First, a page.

Whilst the term exploitation – making use of a situation to gain unfair advantage for oneself – may be appropriate at the grooming stage (see Section 3, Indicators of Sexual Exploitation / Organised Abuse), in the most serious cases it is rape, multiple rape, gang rape, often accompanied by physical violence and emotional / psychological abuse. Using ‘exploitation’ in relation to such circumstances can disguise the level of harm that is perpetrated. This chapter therefore uses the term ‘sexual exploitation / organised abuse’.
Grooming is when someone builds an emotional connection with a child or an adult, to gain their trust for the purposes of sexual abuse / exploitation. This can happen in person and online. Groomers can spend considerable time gaining their victim’s trust, hiding their true abusive intentions. Their methods include:
Organised sexual abuse by groups includes:
The following are key indicators of sexual exploitation / organised abuse, of which practitioners working with young adults with care and support needs should be particularly aware:
It is important that all practitioners are aware of the issues of sexual exploitation and organised abuse. Adult care services should provide appropriate training sessions for staff (see Section 7, Training and Supervision).
The Care Act 2014 places a duty on local authorities to make enquiries if there are concerns that an adult with care and support needs is experiencing or at risk of abuse or neglect, and, as a result of those needs, is unable to protect themselves. This applies, for example, where an adult discloses sexual exploitation / organised abuse or if a member of the public or parent expresses concerns about an adult (see also Adult Safeguarding, Section 4, Enquiry by the Local Authority).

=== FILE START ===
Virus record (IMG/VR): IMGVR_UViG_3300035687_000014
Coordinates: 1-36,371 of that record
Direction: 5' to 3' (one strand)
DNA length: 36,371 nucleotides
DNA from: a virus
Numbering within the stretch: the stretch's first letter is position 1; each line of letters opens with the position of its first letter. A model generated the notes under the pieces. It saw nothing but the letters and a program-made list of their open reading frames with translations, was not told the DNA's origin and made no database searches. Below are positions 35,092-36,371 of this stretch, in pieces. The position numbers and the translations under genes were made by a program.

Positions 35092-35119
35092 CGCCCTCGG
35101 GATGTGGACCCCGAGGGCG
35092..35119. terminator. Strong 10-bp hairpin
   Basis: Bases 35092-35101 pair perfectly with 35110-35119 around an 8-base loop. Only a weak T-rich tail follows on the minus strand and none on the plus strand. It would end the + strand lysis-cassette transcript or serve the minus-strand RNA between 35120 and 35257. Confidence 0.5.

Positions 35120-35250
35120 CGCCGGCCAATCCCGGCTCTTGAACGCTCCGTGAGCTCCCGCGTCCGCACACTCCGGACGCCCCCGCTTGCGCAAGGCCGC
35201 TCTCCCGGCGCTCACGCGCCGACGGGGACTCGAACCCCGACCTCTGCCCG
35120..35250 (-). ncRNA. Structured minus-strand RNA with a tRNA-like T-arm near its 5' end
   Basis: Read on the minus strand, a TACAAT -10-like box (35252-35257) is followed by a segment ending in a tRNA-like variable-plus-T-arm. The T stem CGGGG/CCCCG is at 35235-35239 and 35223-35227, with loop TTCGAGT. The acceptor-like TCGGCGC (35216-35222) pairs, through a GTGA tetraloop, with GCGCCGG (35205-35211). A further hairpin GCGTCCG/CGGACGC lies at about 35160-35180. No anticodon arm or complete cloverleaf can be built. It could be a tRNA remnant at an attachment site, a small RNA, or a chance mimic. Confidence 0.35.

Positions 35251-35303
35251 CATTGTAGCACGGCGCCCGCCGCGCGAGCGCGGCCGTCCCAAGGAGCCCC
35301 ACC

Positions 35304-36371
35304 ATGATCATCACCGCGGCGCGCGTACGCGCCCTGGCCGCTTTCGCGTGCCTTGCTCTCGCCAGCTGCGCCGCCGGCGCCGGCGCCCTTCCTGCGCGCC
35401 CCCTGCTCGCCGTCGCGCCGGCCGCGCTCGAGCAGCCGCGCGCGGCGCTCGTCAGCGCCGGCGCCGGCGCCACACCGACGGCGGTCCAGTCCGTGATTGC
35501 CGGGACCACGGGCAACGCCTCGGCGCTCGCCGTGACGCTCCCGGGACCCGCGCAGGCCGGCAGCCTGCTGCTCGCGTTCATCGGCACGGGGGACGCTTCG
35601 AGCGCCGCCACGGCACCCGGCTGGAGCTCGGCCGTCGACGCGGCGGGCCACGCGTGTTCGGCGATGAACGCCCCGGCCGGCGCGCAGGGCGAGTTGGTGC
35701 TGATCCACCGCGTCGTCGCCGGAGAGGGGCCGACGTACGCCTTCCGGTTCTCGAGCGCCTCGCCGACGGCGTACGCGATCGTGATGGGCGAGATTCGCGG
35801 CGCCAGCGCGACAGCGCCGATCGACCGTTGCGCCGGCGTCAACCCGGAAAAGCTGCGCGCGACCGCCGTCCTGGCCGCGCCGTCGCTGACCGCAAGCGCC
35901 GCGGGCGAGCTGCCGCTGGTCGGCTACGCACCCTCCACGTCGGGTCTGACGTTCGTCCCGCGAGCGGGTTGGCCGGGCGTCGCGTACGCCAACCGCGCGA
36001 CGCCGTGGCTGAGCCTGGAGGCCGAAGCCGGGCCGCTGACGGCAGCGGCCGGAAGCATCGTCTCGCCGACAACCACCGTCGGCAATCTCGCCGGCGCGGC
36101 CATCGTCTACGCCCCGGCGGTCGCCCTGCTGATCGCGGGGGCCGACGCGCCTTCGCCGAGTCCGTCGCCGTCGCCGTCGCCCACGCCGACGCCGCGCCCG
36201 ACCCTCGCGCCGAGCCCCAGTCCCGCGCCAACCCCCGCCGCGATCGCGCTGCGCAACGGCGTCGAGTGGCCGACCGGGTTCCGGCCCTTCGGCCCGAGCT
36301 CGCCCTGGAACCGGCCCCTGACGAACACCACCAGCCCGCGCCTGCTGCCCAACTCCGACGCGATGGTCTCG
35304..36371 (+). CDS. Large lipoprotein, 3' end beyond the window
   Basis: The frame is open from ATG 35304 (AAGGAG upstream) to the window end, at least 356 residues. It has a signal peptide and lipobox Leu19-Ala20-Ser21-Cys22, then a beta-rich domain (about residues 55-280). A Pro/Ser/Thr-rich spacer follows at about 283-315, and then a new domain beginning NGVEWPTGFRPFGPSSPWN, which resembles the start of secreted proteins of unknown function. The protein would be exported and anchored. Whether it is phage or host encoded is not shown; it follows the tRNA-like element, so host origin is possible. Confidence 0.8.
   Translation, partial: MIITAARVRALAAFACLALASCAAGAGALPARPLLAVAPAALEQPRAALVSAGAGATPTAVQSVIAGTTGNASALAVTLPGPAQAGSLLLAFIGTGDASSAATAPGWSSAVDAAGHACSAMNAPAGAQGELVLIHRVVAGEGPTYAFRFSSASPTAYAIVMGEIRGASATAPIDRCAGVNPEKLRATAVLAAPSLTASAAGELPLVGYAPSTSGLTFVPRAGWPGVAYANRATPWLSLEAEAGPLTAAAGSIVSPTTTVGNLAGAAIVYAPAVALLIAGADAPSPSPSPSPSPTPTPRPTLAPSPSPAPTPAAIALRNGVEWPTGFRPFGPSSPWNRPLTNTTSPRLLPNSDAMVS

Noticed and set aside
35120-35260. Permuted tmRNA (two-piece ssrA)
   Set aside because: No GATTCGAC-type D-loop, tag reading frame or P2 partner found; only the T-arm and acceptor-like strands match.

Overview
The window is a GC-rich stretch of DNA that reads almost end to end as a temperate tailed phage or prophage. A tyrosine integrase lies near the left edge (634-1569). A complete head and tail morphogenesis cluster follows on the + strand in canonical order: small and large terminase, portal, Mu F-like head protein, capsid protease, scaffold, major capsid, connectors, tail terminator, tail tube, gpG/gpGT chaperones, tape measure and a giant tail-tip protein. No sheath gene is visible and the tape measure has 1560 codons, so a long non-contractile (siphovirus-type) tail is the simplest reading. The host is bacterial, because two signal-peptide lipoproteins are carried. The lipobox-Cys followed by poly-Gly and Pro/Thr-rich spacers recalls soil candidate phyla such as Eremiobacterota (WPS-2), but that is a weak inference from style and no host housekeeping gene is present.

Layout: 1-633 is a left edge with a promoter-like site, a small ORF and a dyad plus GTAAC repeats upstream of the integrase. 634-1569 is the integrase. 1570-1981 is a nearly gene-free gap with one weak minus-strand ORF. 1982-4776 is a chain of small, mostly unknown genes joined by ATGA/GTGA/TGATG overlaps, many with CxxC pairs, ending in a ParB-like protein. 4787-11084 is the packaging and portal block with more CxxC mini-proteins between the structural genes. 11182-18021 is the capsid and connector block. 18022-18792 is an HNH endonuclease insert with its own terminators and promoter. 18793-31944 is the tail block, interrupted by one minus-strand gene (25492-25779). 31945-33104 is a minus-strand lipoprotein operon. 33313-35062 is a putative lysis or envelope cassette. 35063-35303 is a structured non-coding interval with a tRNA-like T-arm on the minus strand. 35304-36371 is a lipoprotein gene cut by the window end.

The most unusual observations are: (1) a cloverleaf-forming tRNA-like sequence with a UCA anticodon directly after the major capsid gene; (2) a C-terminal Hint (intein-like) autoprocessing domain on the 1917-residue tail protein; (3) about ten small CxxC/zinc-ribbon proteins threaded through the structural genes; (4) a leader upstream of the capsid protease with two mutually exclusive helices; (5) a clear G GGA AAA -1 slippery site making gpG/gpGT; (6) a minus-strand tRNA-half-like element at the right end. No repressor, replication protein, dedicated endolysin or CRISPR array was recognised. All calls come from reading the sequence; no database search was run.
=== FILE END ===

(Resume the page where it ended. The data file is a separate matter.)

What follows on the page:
In order to protect both children and adults from organised sexual abuse the following information should be shared between children’s and adult services:
When managers suspect that adults living in residential homes or supported living arrangements – for which they are responsible – are being targeted by perpetrators, they should undertake an assessment in relation to this specific risk and in order to identify adults who are experiencing or at risk of sexual exploitation/organised abuse. This should include people in residential care, supported living environments, and those in the process of transition from children’s services (including child protection) to adult care/adult safeguarding.
For those transitioning from children’s services to adult care who have been sexually exploited / abused, it is crucial that the needs of the young person are clearly identified and action is put in place to ensure ongoing support and protection, and that the support needs of their parents are also identified and addressed. See also Transition to Adult Care and Support.